2-Confident (read it all; understood it all reasonably well)

This paper proposes a training scheme for large-scale, deep metric learning, where training batches are constructed to provide multiple negative similarity observations for each point. The motivation for this approach is that it makes more efficient use of labeled training data, and this appears to be supported by experiments on a variety of data sets.

I found this paper well written and easy to follow. The motivation makes intuitive sense, and the arguments seem well supported by the experimental results. I would like to see a little more detail in the description of the experiment conditions. At line 285, the authors claim to train the networks for 40K iterations; is there any validation used here for early stopping? Alternately, is this sufficiently many steps for the triplet networks (which receive comparably less information per step) to converge? It seems plausible that the triplet networks are have not yet converged, which could invalidate the results (especially for the CUB200 set with early stopping at 3K). If this is not the case, then some discussion of this would strengthen the paper.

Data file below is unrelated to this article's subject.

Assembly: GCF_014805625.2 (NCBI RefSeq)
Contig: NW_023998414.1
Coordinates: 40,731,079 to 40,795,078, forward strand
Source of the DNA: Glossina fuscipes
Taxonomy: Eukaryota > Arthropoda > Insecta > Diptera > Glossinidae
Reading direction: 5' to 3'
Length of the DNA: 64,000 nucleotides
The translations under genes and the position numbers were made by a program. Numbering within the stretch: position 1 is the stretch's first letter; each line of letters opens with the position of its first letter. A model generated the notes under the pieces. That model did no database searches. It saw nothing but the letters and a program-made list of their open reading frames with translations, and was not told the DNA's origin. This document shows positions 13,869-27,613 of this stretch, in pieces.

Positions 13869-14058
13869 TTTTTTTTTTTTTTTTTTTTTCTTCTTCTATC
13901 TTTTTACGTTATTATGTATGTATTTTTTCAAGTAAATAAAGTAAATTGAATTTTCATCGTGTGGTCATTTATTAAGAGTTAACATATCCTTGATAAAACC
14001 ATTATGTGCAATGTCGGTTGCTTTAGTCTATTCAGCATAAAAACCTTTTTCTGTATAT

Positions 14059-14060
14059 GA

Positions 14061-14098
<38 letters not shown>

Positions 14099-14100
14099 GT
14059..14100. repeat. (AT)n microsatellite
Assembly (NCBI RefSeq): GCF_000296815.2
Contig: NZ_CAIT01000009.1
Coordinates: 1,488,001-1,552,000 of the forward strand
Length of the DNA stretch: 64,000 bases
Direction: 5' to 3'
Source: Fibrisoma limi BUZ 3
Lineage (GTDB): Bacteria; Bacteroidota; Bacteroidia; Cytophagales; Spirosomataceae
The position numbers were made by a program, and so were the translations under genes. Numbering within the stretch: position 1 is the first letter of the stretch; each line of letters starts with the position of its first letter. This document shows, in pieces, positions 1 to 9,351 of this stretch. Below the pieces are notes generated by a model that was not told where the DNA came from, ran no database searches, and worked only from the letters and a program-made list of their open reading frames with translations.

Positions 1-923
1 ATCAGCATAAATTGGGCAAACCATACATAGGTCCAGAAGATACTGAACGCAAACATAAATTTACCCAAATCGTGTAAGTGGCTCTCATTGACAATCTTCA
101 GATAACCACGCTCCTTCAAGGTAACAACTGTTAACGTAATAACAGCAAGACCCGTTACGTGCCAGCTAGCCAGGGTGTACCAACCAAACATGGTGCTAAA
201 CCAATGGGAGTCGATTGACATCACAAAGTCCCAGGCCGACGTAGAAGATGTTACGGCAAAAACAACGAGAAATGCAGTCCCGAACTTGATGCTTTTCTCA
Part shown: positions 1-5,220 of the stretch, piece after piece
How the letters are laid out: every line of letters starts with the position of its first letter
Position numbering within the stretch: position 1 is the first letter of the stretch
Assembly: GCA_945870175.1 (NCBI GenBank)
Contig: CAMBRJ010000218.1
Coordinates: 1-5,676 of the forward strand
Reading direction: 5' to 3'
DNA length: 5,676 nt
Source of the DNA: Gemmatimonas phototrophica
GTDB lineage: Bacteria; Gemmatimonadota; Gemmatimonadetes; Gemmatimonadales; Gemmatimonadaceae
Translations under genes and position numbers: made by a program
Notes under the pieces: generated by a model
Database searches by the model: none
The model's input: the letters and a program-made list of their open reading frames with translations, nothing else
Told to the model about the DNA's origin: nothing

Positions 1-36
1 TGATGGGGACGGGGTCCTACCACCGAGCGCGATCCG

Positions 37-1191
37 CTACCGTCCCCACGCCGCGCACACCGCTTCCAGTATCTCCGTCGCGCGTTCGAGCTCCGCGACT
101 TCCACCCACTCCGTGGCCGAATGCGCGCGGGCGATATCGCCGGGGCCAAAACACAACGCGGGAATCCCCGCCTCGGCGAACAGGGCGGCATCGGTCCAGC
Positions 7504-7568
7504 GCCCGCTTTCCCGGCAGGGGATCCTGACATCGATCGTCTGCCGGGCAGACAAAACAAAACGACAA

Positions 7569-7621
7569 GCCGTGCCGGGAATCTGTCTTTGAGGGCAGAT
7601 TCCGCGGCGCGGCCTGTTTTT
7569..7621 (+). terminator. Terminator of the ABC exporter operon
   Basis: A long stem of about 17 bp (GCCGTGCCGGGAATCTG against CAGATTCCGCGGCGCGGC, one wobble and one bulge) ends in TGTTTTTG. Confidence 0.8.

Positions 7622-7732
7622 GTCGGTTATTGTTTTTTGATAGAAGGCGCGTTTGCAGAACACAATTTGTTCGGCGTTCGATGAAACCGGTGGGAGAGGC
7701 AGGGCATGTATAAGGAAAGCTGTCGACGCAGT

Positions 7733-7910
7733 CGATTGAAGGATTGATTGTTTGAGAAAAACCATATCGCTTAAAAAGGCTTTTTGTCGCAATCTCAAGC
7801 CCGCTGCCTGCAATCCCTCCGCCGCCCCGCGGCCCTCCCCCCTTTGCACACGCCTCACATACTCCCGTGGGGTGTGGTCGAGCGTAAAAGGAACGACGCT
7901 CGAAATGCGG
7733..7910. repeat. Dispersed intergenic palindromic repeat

2-Confident (read it all; understood it all reasonably well)

This paper aims to improve existing deep metric learning techniques which typically suffer from slow convergence problem and high computational complexity by using additional negative data mining process. For this purpose, it extends the existing triplet loss to a tuplet loss that could be considered as one variant of softmax loss formulation, and employs a shared comparison scheme between the involved samples and multiple negative examples in a mini-batch. Since the comparison scheme merely requires a smaller number of passes, the new learning strategy somehow reduces the complexity of training each batch of selected samples. Besides, this paper also proposes a hard negative class mining strategy to greedily add the class that violates the previously selected classes the most to the training batch. In the experimental evaluations, the work studies the effectiveness of the proposed method by using three different settings of visual recognition tasks.